“It’s a ball, it’s a squirrel”…Reilly hits a lucky pinch-hit grounder

Luke Reilly (Tampa Bay Rays) was fortunate to hit a pinch-hit inside-the-park home run (groundball) thanks to two bounces off the fence.

Reilly came to the plate with the bases loaded and no outs in the top of the sixth inning of the Rays’ 5-0 win over the San Francisco Giants at Oracle Park in San Francisco, California,바카라 USA, on Sunday.

Facing reliever Ross Stripling, Reilly took a first-pitch slider. The pitch sailed straight down the line toward the outfield.

A rare sight was created.

After hitting the top of the right-field fence and bouncing, the ball dropped down the left-field line and bounced back up to hit the top of the center-field fence.

By the time San Francisco right fielder Michael Conforto and center fielder Wade Meckler followed to catch the grounder, Railey had already rounded second and third.

Tampa Bay’s Luke Railey bounces off the top of the right field fence after hitting a fly ball during the sixth inning against the San Francisco Giants at Oracle Park on Sunday. (Photo by MLB.com) *Resale and DB prohibited

The pinch-hit inside-the-park home run is a first for Tampa Bay.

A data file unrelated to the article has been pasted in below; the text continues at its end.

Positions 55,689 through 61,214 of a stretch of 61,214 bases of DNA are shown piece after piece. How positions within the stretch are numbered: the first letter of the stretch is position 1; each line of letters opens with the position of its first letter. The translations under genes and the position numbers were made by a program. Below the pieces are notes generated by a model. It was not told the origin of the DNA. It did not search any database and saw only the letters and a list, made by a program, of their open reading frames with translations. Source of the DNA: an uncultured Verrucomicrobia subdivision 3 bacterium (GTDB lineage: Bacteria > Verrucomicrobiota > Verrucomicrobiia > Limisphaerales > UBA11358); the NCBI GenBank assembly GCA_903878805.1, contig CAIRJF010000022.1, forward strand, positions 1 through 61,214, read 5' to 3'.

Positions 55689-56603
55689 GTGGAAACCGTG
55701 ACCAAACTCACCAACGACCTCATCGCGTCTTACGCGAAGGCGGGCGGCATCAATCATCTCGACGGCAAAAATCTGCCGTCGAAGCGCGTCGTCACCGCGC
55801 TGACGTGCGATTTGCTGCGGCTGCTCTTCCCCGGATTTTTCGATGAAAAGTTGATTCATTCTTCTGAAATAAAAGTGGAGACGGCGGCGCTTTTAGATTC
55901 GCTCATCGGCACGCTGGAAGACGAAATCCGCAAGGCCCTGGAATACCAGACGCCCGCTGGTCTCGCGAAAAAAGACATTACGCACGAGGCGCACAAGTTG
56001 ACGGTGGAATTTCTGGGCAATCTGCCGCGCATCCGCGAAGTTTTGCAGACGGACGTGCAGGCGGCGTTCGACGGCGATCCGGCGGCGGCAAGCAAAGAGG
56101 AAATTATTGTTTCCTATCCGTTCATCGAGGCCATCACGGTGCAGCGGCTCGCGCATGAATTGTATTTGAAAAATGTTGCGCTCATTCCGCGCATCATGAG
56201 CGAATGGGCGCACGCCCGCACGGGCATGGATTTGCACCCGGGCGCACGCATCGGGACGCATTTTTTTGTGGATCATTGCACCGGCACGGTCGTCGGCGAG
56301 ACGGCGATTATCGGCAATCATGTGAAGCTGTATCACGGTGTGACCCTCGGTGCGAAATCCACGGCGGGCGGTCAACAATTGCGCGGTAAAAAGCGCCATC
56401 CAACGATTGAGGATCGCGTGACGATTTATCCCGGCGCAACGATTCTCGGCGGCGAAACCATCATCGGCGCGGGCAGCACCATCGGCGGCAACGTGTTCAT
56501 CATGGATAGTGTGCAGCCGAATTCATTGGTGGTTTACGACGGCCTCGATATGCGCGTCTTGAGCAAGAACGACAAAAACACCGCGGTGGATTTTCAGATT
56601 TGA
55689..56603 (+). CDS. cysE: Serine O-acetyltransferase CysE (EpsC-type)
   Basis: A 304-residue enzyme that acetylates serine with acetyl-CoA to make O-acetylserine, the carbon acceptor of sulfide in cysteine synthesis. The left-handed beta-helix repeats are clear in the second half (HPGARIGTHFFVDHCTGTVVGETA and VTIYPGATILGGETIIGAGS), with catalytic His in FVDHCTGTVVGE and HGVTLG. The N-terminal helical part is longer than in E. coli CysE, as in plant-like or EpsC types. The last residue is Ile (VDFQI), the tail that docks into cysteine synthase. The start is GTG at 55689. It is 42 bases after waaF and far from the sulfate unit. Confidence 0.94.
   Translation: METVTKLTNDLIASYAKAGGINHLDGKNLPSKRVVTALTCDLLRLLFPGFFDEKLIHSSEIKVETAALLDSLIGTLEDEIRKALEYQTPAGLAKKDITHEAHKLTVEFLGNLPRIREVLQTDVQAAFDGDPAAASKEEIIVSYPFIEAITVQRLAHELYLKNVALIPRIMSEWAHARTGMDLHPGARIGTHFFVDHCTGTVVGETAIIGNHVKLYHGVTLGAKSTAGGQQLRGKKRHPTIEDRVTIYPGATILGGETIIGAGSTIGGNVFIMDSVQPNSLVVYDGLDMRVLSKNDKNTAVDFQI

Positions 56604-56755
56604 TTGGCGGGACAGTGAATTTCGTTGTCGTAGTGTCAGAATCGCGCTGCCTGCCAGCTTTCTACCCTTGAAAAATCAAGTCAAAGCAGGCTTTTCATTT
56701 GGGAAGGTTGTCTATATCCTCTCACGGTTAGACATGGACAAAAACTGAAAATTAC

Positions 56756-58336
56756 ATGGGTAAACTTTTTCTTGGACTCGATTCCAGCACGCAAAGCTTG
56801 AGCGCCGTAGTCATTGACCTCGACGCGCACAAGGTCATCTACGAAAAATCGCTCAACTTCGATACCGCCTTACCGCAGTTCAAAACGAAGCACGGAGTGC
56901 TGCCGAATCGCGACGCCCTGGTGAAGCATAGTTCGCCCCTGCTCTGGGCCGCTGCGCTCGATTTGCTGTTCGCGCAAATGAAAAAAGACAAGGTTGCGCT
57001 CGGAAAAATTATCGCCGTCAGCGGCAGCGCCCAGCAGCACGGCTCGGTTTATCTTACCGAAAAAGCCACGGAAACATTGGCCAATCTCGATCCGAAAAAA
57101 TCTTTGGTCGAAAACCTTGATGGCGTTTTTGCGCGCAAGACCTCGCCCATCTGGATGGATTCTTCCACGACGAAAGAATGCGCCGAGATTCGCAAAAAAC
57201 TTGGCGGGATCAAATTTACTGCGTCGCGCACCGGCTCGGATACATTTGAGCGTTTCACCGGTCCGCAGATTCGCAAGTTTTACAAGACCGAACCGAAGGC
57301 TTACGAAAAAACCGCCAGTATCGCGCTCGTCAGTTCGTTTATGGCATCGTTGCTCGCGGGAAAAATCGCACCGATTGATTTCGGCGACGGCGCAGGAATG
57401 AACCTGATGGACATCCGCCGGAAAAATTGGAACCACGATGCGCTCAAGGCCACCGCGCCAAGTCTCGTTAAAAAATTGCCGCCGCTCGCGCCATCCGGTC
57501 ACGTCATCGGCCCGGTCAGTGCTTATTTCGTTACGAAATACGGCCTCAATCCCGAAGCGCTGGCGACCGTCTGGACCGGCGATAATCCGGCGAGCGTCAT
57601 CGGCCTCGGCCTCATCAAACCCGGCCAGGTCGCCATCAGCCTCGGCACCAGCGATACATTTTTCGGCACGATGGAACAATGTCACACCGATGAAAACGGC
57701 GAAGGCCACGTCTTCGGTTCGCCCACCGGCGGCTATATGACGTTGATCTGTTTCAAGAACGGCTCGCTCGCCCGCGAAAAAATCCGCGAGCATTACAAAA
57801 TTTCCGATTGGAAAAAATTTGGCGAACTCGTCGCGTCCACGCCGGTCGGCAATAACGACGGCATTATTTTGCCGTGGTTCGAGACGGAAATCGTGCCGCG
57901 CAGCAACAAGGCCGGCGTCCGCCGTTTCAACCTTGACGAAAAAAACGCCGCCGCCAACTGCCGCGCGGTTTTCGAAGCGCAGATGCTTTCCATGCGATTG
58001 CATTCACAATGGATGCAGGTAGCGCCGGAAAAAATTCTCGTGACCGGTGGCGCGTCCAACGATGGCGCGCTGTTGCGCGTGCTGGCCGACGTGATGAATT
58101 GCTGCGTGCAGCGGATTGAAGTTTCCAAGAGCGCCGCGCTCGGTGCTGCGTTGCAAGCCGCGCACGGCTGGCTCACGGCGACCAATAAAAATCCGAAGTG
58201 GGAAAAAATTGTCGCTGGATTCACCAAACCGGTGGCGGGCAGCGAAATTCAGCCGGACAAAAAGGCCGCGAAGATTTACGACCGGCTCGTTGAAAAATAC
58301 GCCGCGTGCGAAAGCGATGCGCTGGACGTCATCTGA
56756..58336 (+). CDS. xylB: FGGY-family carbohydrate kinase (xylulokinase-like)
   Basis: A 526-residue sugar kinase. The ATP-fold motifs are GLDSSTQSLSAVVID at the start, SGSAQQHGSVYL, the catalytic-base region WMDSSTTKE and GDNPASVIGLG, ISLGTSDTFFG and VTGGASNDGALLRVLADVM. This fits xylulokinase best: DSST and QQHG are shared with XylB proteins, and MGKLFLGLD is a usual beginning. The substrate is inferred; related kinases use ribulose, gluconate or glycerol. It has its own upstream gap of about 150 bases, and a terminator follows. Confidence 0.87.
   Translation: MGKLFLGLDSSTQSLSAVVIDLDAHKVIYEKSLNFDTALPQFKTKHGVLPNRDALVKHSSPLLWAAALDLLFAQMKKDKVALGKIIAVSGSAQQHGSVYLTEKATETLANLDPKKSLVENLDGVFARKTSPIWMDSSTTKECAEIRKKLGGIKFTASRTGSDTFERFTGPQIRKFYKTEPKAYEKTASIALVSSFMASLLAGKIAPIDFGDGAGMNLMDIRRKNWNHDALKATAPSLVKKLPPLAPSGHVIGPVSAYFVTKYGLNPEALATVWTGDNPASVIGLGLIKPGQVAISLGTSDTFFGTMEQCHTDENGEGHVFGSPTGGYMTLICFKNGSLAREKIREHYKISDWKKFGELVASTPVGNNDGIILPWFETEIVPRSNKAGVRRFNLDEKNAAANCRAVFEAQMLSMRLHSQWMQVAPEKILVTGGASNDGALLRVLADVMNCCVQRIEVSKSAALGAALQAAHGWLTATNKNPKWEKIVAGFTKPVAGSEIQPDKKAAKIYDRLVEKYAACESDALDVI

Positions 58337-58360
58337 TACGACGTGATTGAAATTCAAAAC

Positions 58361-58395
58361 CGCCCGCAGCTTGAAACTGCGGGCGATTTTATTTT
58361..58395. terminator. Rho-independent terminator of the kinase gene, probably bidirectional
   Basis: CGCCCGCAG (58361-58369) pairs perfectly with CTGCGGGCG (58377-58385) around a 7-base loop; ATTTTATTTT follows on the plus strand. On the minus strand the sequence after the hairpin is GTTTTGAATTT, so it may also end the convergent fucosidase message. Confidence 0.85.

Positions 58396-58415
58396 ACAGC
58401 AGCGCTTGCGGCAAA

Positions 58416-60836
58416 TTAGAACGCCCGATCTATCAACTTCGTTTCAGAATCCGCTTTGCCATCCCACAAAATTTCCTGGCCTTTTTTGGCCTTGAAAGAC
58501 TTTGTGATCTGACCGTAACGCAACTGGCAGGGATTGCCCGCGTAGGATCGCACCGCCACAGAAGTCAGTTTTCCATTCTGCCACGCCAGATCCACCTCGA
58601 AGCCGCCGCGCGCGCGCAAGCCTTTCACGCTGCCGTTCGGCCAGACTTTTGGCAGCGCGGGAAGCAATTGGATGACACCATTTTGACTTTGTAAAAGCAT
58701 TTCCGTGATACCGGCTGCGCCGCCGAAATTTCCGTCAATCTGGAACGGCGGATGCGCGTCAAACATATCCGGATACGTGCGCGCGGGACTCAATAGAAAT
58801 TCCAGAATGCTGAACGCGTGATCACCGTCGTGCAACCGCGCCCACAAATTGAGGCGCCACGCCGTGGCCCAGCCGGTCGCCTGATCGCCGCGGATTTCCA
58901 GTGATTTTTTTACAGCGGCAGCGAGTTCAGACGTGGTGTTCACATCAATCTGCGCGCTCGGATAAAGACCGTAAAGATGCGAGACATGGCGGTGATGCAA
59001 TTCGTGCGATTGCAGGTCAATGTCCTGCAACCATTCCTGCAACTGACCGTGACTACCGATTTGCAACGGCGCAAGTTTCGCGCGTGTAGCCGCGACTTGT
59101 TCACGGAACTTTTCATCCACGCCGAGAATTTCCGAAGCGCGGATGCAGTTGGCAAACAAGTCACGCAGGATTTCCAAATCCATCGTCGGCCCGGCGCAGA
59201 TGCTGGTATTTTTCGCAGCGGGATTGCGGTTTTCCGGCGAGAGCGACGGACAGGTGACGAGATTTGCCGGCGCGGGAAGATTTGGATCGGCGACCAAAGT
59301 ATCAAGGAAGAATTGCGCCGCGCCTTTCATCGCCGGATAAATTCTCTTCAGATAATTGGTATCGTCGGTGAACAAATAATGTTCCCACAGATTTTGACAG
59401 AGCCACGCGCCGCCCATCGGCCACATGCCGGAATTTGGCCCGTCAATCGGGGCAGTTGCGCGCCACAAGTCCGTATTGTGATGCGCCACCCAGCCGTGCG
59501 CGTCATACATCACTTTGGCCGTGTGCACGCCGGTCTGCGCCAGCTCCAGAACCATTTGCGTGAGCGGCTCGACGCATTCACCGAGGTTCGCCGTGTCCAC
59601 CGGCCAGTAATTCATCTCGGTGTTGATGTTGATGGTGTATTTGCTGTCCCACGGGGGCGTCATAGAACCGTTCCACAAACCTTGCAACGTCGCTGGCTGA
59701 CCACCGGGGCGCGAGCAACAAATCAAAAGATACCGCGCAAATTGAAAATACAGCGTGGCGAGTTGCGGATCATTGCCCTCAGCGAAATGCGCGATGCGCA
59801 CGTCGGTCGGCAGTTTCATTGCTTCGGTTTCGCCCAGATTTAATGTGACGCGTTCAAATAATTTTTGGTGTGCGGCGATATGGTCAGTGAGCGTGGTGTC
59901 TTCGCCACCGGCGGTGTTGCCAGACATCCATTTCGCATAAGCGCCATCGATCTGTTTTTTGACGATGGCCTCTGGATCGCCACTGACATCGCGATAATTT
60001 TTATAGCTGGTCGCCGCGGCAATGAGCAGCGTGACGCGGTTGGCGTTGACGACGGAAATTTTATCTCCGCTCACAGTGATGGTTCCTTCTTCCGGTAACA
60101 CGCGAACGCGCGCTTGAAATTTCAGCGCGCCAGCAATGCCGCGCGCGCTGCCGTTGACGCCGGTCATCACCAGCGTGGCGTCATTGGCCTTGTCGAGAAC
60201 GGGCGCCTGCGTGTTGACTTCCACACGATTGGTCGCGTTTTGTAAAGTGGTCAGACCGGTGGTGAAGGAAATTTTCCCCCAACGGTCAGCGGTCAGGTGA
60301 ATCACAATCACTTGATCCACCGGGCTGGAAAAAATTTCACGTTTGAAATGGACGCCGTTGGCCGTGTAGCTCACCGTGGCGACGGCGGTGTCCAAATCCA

According to MLB.com, “Reilly’s shot to deep right-center field would have easily cleared the fence if it had traveled 425 feet (about 130 meters) as the statcast predicted. But not at Oracle Park.”

Oracle Park has a somewhat unique outfield layout. The right field fence is short (94 meters) from home plate, so the right-center field area is sometimes referred to as “triple alley. Instead, the right field fence is somewhat taller. The center field fence is 6 meters high and the right field fence is 7 meters high.

“Hitting an inside-the-park home run in the major leagues usually requires a lot of speed and a little luck,” USA Today wrote of the shot, “but Reilly got a special kind of luck.

“It looked like a mouse running over the fence,” Tampa Bay manager Kevin Cash said of Railey’s hit.

Teammate Brandon Lowe likened the hit to “a squirrel and a cat jumping over a wall,” adding, “I’d like to know how long the ball was on the wall, because it felt like it was on the wall forever. I didn’t know if it was actually going to go over (the fence) or if it was going to come back, but it ended up working out in the end.”

“I haven’t hit an inside-the-park home run since Little League,” Reilly said, smiling broadly at his first major league accomplishment.

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